One of the students in my data-driven decision-making class (for discussion purposes, let’s call her ‘Jen’) posted this in our online discussion area:
Most grading at the high school level is more reflective of responsibility (just handing things in) and not on whether the student has truly mastered the content.
There are a lot of issues embedded in this short sentence. For example…
- What does ‘true mastery of content’ mean (or look like) for secondary students?
- Does high school grading really get at the idea of student responsibility?
- If yes to #2, is ‘handing things in’ a good measure of student responsibility?
- Does student regurgitation of low-level factual recall items on quizzes and tests constitute ‘handing things in’ or ‘mastery?’
What do you think? Do you agree with Jen’s initial statement?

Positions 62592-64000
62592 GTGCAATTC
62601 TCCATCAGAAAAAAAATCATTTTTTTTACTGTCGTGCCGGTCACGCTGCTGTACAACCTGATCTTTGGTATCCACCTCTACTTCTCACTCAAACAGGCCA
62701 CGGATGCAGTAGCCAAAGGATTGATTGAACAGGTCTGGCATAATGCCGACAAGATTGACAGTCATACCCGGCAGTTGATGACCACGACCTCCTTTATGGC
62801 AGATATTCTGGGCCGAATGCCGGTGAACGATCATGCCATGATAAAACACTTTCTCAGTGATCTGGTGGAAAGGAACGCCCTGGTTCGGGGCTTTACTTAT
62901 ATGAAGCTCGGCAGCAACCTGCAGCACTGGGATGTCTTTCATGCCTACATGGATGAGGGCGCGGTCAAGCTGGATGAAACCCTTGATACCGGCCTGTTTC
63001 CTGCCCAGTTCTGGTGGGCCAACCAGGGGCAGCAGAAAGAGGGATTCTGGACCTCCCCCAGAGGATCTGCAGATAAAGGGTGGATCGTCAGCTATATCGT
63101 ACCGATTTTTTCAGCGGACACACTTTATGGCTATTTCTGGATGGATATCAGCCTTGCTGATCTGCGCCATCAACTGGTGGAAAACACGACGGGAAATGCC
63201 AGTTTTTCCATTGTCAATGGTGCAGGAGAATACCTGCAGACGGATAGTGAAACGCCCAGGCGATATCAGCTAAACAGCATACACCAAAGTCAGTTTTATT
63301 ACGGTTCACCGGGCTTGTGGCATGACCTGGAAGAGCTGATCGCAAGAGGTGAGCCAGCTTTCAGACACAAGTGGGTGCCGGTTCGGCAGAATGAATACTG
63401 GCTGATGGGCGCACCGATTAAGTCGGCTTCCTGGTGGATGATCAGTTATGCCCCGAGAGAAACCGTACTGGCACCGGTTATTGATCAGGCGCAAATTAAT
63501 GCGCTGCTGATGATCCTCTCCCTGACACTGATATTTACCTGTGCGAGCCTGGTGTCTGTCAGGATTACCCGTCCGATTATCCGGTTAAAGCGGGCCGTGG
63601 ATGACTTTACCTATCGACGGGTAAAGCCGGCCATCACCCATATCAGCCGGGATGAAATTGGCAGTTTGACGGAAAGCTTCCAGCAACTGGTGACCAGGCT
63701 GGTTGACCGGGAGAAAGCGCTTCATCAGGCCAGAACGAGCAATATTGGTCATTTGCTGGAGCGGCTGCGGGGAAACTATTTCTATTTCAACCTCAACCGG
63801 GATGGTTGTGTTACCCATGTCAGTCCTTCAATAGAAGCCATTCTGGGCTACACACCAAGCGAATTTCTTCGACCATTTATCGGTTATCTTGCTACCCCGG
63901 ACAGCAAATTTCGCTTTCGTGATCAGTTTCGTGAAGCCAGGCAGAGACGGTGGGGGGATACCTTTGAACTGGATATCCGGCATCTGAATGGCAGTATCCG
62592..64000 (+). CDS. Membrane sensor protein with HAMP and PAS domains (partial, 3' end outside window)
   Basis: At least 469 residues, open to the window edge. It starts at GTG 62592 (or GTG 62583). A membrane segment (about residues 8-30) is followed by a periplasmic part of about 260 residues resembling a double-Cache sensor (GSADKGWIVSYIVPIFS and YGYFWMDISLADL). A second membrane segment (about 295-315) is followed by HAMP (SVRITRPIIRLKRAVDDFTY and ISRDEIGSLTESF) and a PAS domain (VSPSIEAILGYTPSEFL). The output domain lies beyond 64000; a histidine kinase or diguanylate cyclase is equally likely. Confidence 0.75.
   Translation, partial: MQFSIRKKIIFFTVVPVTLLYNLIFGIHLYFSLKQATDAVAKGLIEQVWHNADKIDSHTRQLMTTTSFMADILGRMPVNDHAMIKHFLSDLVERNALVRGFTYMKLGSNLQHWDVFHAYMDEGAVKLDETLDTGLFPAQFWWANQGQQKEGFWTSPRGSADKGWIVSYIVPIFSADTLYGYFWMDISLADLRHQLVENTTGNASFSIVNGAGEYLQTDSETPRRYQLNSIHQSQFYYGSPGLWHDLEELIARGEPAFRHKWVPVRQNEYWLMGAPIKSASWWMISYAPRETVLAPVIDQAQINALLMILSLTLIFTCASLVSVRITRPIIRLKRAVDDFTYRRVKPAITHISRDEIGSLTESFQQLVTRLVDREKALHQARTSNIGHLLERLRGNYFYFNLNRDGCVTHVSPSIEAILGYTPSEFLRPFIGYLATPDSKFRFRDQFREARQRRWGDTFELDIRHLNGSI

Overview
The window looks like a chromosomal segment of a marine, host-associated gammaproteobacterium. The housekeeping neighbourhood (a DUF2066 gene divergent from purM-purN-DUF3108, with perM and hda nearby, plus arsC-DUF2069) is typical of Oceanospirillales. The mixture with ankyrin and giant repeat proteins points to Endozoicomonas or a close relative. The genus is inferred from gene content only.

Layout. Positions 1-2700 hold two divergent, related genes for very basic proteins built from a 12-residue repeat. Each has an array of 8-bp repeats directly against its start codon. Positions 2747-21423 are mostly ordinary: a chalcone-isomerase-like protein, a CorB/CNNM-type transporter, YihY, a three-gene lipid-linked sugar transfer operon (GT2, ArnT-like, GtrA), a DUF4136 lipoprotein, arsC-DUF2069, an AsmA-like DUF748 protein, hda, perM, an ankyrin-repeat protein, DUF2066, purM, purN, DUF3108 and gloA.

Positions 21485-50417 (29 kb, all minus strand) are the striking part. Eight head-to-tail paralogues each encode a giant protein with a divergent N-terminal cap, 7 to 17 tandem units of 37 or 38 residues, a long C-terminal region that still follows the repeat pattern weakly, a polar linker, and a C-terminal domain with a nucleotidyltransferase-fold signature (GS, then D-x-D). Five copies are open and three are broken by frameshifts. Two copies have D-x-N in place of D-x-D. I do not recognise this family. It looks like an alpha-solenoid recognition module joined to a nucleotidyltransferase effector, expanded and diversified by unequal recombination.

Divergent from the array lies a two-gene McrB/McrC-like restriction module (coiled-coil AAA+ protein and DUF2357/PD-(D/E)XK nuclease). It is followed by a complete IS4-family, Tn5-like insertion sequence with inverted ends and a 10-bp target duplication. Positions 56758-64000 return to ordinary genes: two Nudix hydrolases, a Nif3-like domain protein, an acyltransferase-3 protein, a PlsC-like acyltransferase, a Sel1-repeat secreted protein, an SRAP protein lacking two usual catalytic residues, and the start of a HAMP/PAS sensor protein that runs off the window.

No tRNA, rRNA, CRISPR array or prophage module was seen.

Interesting post, Scott. I’ve been pondering a similar question myself. As a high school math teacher, I first think it’s interesting to point out that our “grading” is pretty backwards. A typical high school math “grade” consists of some sort of mix between responsibility (did you turn in your homework), formative assessment numbers (quiz scores) and summative assessment numbers (test scores that don’t really mean a whole lot to the student. How is 78% different from 79% Does the 78% mean that the student really has a 1% less level of understanding? It probably means s/he forgot a negative sign somewhere! It is very subjective…even in math). So…why not take “responsibility” as we see it through the lens of homework completion out of the “grade” and while we’re at it, let’s take the formative assessments out, too. Let’s make a grade actually mean something that all stakeholders can understand. Why is it that a student who “gets it” right away on homework and quizzes gets a better overall grade than one who finally “gets it” only on the test? The later-learner is penalized via his “grade” because of his mediocre performance on the “practice” (homework) and “formative assessment” (quiz). It just doesn’t make sense to me. Why can’t the “grade” simply be a reflection of what a student “knows” and can “apply”? I recently went a conference where a presenter discussed these ideas in lieu of Stiggins and O’Connor’s ideas on grading for learning. I’d be more than willing to share these ideas and how they might be implemented at the secondary level with anyone that’s interested.